In his Dissertations sur les apparitions des anges, des démons et des esprits, et sur les revenants et vampires de Hongrie, de Bohême, de Moravie et de Silésie (1746) French Benedictine monk Antoine Augustin Calmet documented pagan beliefs surrounding spirit possession and demonic manifestation across several cultures. When he landed upon Egyptian beliefs of possession Calmet was uncharacteristically brief in detailing now typified ideas of haunting, that a wrongful death tethers the spirit to the defiled body rather than the location. Whether through incantations, or consumption of vital organs, ‘magicians’ could control or absorb the spirit, potentially invoking volatile power or the foresight of an oracle. In some sense Denver, Colorado based epic doom lords Khemmis‘ represent a sect of wizards commanding a great metallic vore able to absorb the spirit of influence without succumbing to possession.
Summoned in 2012 and creeping through the fog as a righteous mixture of Yob, Pallbearer and a hint of Matt Pike-isms on their stoner-adjacent self-titled 2013 demo Khemmis offered typical sound with unique style, a sound concept that hadn’t yet realized it’s ambition. I was swift in discovering and hailing the band’s full-length debut in 2015 as ‘Absolution’ was aimed higher and hotter than much of the doom of the year. Set beside Crypt Sermon, Magic Circle and Monolord it was decidedly modern and ambitious. The use of harsh vocals alternating with an impressive ‘pure’ epic heavy metal performance felt like a return to the resurrection of Manilla Road on ‘Atlantis Rising’ but with greater polish and a far sharper ear for the harsh moments. Though I wouldn’t say their follow-up ‘Hunted’ was surprising, it appeared aimed at portraying greater personae and offered beguiling experiment and familiarity alike.
‘Hunted’ set a tone for a band of explorers rather than iterators and though it wasn’t the ultimate refinement of ‘Absolution’ it told bigger stories with an increasing epic heavy metal vocabulary. So, embroiled in the hype for the coming of ‘Desolation’ I’d built an odd list with expectations of epic extended composition and death/doom flirtation etc. Pure nonsense in hindsight as this third full-length trims the fat, boosts the signal, and leans into more expressive performances. Khemmis have bravely focused on creating a resonant heavy metal classic, the type of record that can only result from self-editing in good taste and some level of astral projection-like revision. Wailing Mercyful Fate-esque solos and a good rub of Spirit Adrift‘s melodic-but-thrashing ethos on ‘Curse of Conception’ give the Denver quartet’s already epic doom flair a kick towards an ‘Ancient Dreams’ state of mind.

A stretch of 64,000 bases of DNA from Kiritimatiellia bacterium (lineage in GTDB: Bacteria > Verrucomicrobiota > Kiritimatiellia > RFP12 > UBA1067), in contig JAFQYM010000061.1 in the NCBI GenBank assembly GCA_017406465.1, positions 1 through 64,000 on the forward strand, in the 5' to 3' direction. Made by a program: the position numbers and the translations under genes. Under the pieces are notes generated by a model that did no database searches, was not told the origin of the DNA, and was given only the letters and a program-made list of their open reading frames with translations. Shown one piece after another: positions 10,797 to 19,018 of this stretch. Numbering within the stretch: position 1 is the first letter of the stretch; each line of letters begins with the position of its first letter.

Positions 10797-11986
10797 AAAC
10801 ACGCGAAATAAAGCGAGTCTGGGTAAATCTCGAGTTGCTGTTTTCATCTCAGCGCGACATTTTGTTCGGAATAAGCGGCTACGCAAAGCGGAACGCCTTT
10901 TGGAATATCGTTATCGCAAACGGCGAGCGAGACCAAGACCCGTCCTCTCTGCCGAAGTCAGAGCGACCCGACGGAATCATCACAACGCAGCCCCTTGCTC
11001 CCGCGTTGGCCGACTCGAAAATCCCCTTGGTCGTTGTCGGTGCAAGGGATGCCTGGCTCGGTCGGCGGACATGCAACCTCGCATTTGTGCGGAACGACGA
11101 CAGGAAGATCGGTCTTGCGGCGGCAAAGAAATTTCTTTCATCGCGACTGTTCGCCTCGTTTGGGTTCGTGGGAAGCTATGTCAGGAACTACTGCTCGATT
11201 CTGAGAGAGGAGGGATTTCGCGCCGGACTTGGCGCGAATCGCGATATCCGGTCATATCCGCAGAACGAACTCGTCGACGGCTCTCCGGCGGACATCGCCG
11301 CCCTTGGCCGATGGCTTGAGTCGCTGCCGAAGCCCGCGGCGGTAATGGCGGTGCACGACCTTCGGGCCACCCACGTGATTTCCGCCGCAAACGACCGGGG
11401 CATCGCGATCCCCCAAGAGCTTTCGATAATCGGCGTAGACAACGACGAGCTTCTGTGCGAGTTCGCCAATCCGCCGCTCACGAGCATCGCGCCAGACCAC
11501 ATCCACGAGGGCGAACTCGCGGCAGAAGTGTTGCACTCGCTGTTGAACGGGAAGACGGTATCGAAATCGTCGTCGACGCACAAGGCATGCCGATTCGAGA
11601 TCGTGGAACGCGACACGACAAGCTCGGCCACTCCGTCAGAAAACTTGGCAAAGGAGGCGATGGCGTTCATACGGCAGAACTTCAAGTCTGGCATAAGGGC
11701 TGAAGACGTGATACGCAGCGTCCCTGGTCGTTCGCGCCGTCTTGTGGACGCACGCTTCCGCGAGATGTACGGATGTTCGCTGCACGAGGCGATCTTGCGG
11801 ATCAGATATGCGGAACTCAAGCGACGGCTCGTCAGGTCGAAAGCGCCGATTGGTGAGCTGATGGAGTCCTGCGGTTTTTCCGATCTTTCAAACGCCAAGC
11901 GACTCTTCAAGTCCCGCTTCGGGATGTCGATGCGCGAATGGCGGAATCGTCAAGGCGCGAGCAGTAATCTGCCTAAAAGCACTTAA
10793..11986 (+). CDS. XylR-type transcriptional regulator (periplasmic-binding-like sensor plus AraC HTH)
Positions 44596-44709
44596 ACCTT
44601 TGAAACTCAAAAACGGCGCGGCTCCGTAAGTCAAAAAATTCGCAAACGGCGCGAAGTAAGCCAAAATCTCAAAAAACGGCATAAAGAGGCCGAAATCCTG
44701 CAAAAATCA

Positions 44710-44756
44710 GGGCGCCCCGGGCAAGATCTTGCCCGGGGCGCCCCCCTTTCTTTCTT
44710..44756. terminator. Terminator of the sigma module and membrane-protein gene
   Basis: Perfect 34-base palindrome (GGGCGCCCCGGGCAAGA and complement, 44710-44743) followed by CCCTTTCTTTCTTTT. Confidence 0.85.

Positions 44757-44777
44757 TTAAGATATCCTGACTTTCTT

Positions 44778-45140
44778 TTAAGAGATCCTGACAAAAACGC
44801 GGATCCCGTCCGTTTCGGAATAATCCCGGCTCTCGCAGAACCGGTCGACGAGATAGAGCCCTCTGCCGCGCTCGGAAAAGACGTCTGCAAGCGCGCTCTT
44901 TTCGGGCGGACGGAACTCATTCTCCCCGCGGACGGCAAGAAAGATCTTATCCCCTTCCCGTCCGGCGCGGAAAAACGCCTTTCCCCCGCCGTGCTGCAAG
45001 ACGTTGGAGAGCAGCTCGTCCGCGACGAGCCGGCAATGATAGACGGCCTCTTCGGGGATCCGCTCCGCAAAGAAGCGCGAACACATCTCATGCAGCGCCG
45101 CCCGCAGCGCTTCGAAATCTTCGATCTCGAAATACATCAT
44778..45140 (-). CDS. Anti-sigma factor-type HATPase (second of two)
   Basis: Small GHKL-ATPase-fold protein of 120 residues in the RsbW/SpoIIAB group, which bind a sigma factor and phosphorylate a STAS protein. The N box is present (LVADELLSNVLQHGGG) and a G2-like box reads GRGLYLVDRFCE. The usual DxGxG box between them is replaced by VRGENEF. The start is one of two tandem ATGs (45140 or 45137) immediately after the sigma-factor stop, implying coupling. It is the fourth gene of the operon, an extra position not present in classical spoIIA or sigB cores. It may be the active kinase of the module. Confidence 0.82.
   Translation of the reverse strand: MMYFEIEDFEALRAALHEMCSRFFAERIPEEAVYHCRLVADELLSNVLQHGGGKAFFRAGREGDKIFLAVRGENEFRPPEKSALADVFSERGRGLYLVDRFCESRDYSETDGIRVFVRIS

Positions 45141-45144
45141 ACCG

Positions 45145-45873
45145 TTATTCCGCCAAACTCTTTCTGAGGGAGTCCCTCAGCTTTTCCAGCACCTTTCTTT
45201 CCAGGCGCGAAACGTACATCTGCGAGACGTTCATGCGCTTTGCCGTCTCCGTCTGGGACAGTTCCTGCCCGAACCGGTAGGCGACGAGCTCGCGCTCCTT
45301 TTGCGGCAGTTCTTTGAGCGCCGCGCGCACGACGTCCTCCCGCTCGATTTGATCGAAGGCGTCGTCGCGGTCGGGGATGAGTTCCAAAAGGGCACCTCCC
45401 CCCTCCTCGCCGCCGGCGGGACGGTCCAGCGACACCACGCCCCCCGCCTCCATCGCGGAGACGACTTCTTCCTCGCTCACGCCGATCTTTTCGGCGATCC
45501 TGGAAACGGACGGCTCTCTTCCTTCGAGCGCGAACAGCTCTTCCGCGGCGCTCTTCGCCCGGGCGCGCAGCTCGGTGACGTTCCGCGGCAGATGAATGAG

Phil Pendergast‘s emotive vocal delivery has always been confident but on ‘Desolation’ his performance brings a cleaner, more distinct tone to an already strong sense of melody. His range is impressive as his capability expounds the soulful modern gloom of Pallbearer as well as the chariot riding clip of Visigoth or Týr. Ben Hutcherson‘s growls have given way to brief blackened rasps that replace some of the death metal leaning moments on ‘Hunted’, and I loved the sinister multi-tracked parts of “Maw of Time” most. This tandem approach that defines Khemmis‘ sound between their two vocalists/guitarists achieves it’s best moments of narrative harmony yet on ‘Desolation’. Literal harmonization of vocal performance is in fact what elevates this latest Khemmis experience most. Their reach for greater variation, while still sourcing the musty charm of 80’s doom/heavy metal classics, reeks the satisfying stench of influence while maintaining their own sound.
The most immediate standout tracks “Bloodletting” and “Isolation” offer Candlemass / Memento Mori-esque epic and 80’s power metal fanfare one after the other as they kick into the most memorable and earnest performances of ‘Desolation’. Neither a moment of excess nor odd misstep bungle the flow of the tracklist, although if “The Seer” didn’t pop up when it did the pacing of ‘Desolation’ could have felt ‘samey’ in it’s middle-end. In fact “The Seer” is incredible both as a song and as a representation of how far Khemmis have reached in working towards increasingly professional sound and performance in the short span of just 5-6 years. I’ve never seen such a consensus suggesting a band is ‘ready for the big leagues’ and I largely agree the quality is there, but I don’t want to suggest ‘Desolation’ as a plateau but instead a great stretch of craftsmanship in an ever sharper-chiseled road forward.
|Released||June 22, 2018|
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The gallows above her waves. 4.5/5.0
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